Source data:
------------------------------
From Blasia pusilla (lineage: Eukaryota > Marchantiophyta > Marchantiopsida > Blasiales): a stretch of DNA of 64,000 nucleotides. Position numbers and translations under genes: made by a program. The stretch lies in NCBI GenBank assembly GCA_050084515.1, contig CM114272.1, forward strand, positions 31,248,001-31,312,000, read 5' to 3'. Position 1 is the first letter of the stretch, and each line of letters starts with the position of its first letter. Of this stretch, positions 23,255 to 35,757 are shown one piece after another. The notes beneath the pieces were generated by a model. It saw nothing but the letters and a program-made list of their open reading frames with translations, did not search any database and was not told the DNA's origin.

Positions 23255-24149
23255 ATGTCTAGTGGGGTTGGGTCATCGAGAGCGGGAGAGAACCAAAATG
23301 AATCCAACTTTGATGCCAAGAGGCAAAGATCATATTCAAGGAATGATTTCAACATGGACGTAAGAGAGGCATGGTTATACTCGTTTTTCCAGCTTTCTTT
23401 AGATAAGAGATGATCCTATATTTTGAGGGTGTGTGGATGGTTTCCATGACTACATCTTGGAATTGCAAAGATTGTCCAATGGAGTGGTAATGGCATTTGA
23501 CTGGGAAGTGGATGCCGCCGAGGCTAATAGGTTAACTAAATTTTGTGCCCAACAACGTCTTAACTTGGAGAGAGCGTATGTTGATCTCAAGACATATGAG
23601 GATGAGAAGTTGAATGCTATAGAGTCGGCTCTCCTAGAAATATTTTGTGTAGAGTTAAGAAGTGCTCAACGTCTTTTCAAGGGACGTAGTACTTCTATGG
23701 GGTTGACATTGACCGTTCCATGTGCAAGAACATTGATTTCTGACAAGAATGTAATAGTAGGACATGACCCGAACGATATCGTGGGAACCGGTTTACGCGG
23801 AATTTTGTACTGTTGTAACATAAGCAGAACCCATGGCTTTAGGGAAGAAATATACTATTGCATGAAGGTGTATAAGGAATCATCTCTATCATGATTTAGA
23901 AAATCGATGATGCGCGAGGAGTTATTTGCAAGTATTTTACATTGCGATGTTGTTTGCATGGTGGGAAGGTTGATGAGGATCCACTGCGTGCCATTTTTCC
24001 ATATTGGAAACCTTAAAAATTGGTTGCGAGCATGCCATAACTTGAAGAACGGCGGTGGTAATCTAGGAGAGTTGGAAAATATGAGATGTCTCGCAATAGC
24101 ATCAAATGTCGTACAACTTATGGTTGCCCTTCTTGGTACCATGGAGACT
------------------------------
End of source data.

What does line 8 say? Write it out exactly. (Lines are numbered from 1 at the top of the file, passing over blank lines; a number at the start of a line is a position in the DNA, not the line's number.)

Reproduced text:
23701 GGTTGACATTGACCGTTCCATGTGCAAGAACATTGATTTCTGACAAGAATGTAATAGTAGGACATGACCCGAACGATATCGTGGGAACCGGTTTACGCGG